Once a child is born, the maternity hospital reports the birth to the local civil registry office. The civil registry office issues a document called a birth certificate for the child. The birth certificate is not a residence entitlement.
Residence permit for a foreign national child born in the territory of the CR
If you plan to stay in the CR for more than 60 days after the child’s birth, you need to apply for a residence permit for your child within 60 days from the birth.
If the child is a citizen of the European Union or a family member of an EU citizen, it is not necessary to apply for residence permit on behalf of the child. It is up to you, whether you apply for a Certificate of temporary residence of an EU citizen (providing that the child remains in the territory of the CR for more than 3 months after the birth) or for the permanent residence permit (providing that the child’s parent has also been granted permanent residence). The advantage of applying for permanent residence within 60 days from the child’s birth is that the child is automatically accepted into the public health insurance system from the moment of birth.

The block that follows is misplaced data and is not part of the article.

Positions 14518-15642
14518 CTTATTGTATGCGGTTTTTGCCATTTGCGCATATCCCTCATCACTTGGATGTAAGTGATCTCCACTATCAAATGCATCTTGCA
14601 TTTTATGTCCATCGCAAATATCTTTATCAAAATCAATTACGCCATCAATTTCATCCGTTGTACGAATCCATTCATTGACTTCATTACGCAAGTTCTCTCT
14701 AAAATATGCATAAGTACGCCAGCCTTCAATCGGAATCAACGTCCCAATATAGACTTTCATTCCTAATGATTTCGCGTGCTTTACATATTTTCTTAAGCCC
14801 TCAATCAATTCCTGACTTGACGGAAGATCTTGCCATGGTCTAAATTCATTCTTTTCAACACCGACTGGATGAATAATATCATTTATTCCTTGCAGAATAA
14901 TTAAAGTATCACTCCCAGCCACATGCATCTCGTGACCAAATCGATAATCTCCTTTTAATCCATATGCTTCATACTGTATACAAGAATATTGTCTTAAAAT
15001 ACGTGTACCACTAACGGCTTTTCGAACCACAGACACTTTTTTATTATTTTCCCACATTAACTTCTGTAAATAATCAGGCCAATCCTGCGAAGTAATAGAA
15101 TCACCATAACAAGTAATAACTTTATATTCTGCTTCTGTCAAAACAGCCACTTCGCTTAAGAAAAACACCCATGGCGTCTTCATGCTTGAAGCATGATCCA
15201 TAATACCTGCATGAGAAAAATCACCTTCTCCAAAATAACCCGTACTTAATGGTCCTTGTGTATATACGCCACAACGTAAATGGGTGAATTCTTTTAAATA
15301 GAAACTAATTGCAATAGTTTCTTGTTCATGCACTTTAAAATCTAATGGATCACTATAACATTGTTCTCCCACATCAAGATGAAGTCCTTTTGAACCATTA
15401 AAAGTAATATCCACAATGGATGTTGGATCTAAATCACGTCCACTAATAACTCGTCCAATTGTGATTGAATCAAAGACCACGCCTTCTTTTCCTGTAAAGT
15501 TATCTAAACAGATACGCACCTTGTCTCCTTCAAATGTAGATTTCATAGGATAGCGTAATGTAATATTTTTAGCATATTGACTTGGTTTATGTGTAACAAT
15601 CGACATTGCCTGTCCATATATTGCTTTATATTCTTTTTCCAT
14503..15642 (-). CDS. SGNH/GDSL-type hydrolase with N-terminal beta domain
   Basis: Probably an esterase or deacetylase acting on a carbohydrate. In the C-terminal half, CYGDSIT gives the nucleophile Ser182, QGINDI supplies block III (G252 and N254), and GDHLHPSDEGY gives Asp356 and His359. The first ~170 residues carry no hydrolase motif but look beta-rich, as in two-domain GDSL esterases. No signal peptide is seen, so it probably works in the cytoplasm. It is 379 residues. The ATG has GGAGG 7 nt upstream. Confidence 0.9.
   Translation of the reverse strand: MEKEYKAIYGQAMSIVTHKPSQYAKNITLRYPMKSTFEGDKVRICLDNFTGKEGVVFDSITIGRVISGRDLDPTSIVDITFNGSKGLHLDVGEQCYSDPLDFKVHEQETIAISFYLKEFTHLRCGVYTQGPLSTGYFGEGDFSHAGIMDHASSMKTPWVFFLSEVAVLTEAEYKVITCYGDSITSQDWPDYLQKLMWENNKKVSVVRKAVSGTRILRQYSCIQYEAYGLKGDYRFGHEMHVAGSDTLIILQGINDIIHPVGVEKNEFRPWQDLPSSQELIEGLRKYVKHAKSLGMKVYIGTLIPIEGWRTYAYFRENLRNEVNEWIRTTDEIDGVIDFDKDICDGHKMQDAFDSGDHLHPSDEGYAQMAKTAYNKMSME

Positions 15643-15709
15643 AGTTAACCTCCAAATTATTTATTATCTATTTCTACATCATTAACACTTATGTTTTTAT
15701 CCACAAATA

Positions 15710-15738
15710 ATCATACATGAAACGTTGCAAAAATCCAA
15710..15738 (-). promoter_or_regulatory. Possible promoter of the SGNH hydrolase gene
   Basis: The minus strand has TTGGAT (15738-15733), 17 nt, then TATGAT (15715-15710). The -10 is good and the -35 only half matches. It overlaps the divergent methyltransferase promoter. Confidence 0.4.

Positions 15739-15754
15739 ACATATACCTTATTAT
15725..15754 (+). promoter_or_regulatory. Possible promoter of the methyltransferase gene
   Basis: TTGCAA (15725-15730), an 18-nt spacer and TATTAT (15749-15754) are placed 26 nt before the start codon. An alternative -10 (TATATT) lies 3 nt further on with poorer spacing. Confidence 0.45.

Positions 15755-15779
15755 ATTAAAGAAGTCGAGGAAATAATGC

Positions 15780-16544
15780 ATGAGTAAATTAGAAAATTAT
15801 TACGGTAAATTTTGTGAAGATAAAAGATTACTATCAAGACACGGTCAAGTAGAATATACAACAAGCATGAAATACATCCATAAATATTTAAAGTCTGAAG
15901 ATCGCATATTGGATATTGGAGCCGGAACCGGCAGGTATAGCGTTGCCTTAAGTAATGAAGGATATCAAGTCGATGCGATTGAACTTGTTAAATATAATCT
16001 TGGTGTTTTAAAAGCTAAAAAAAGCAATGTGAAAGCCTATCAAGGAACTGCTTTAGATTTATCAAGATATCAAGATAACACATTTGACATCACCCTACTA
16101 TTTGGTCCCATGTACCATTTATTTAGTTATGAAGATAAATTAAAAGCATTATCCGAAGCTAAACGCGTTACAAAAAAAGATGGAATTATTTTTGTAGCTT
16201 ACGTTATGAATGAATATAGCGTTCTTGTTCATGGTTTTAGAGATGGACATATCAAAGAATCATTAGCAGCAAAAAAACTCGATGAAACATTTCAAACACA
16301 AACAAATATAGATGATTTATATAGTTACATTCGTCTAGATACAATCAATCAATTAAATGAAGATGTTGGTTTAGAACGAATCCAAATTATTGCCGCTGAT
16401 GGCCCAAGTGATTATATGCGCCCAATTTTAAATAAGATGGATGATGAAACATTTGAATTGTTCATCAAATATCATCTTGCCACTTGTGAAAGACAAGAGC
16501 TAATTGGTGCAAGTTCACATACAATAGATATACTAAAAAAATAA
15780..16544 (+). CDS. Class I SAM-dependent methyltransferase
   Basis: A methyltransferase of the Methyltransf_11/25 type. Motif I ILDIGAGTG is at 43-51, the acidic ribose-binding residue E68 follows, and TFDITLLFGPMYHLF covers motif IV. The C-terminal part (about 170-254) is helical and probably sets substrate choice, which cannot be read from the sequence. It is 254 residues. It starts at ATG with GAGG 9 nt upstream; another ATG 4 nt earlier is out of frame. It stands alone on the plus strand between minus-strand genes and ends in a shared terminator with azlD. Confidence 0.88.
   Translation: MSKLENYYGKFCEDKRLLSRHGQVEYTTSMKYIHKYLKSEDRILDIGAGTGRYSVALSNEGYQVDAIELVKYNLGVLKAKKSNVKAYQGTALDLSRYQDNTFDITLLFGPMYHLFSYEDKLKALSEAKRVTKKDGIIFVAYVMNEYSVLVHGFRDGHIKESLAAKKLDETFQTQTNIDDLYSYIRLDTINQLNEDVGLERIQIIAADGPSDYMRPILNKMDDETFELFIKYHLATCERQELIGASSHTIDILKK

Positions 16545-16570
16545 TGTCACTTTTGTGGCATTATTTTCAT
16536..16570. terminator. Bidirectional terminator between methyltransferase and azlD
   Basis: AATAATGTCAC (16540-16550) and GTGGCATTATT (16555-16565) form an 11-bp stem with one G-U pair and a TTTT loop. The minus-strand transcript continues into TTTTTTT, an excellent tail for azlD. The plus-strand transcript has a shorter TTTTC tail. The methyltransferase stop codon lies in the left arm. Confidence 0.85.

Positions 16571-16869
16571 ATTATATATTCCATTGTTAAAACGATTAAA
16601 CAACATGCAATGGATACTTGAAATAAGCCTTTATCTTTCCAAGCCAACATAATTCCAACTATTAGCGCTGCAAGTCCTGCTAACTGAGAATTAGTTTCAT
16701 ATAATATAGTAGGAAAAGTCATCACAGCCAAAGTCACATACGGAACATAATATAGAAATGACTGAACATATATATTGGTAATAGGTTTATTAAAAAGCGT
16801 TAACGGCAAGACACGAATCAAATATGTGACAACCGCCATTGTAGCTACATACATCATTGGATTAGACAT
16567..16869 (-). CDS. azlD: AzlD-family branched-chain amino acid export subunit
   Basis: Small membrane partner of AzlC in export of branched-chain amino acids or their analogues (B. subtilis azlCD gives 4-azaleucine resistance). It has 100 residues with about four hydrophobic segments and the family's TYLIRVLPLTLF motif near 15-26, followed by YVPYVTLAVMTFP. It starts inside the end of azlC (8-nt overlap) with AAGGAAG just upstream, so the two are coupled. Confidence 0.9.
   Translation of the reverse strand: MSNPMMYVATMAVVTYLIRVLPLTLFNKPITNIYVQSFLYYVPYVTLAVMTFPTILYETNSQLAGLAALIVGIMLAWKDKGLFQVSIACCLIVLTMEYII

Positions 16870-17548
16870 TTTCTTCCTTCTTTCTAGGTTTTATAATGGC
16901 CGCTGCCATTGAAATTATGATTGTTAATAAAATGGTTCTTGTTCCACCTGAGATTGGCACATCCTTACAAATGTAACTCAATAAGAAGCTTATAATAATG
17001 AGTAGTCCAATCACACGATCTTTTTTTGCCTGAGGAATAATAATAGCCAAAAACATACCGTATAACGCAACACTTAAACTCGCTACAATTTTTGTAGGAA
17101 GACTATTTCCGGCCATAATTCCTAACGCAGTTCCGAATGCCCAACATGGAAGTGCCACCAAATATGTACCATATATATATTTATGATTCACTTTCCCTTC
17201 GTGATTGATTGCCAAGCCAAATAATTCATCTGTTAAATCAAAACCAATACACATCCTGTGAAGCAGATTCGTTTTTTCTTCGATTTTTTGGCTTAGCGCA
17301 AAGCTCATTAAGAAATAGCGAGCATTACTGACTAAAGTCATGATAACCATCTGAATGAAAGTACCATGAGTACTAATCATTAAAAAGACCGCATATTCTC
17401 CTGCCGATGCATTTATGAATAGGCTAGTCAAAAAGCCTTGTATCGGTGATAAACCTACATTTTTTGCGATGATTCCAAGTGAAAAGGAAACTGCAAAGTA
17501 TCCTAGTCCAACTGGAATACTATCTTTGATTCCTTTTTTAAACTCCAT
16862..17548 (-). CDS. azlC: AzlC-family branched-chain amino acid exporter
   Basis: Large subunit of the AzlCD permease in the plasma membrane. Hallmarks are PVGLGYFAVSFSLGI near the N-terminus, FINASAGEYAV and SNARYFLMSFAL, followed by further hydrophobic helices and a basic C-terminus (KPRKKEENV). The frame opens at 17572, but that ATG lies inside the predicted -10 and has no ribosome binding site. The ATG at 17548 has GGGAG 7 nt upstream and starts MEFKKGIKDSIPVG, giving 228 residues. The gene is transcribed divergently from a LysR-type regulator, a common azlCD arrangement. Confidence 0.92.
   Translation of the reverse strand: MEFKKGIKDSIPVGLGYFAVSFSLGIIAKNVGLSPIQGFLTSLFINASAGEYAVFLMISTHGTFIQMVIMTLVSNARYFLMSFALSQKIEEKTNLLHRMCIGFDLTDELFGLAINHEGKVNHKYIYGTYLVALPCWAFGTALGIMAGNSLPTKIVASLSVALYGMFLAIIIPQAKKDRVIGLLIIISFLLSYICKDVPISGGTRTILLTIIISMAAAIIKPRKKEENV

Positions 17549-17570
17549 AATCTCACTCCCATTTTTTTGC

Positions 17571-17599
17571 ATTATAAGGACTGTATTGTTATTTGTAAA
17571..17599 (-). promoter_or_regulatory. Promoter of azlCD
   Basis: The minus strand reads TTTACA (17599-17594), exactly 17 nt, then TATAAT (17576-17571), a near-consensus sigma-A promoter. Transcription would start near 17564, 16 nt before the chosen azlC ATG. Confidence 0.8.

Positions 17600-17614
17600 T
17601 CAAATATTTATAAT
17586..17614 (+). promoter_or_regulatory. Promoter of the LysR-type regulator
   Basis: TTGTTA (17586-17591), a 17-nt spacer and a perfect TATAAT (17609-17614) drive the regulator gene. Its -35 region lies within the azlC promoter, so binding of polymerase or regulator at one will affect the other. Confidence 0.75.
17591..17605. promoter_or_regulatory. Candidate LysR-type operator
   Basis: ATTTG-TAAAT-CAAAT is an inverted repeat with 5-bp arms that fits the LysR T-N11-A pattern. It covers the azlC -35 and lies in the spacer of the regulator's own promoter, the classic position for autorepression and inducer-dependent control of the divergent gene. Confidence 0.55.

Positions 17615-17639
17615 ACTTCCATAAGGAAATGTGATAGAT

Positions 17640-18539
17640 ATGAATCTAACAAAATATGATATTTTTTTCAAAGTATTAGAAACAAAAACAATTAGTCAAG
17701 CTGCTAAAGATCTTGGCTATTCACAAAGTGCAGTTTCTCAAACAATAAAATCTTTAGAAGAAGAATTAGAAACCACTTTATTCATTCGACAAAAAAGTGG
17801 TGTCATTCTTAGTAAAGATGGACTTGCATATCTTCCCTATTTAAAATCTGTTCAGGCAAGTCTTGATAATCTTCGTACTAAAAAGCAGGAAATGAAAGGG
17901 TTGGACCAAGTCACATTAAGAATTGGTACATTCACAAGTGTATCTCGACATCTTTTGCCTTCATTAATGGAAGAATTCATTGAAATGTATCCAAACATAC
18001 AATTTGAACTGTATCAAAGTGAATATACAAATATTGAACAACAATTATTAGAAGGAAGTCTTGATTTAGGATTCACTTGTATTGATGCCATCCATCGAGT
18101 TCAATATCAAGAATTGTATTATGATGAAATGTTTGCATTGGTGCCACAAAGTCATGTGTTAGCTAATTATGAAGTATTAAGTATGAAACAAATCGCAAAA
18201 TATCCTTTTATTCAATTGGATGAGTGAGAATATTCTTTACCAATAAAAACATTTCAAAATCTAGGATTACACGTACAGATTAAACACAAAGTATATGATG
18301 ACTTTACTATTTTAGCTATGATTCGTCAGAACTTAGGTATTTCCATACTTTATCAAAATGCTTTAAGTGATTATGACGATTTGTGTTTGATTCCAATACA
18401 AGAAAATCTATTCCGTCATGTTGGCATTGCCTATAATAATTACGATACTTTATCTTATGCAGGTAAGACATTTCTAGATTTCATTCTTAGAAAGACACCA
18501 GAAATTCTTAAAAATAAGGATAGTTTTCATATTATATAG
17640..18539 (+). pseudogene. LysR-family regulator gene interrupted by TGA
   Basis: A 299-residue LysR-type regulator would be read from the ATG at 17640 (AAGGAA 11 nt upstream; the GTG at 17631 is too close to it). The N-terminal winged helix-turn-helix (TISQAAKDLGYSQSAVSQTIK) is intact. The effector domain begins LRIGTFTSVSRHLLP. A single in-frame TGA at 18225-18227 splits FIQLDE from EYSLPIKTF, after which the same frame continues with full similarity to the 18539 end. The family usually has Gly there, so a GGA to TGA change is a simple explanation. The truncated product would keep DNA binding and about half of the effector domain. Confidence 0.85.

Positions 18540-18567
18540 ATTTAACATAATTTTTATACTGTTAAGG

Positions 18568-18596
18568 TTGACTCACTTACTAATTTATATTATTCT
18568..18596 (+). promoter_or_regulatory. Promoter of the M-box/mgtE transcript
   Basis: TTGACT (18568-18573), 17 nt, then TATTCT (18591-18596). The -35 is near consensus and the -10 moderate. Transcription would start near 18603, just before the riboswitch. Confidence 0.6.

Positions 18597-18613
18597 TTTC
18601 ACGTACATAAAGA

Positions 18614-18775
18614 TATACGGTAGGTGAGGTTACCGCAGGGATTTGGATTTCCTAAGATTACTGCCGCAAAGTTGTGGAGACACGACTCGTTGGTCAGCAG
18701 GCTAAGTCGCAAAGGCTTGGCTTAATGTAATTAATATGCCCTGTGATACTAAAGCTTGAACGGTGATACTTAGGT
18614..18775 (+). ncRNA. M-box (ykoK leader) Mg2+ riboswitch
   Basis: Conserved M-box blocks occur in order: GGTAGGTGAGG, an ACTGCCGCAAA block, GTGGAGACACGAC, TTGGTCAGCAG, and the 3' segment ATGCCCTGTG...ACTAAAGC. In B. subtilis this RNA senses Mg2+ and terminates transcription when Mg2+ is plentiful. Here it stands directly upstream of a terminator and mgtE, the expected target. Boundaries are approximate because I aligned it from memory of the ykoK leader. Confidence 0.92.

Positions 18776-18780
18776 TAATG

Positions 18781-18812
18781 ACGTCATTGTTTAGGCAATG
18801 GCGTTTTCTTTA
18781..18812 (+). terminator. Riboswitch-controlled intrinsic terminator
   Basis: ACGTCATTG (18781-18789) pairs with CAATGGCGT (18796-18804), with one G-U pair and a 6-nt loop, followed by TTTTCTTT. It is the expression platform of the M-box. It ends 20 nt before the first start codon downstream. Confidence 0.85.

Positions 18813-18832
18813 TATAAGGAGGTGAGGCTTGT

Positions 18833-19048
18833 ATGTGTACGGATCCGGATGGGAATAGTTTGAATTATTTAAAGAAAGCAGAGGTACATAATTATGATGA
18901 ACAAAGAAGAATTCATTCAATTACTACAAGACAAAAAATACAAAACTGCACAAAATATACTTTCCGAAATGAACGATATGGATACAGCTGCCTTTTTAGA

Determination of Paternity and Child Maintenance Duty
The general rule is that the mother’s husband is considered the father of the child. If the parents are not married, paternity must be established by a declaration before a civil registry office or a court. Within 6 months from the birth of the child, one of the parents may also petition the court to determine paternity.
Parents are obliged by law to support their children until they are capable of sustaining themselves. This duty does not cease by the child’s reaching a specific age but usually by the completion of their studies or vocational training. If one of the parents neglects their duty to maintain the child, the other parent or the child may petition the court.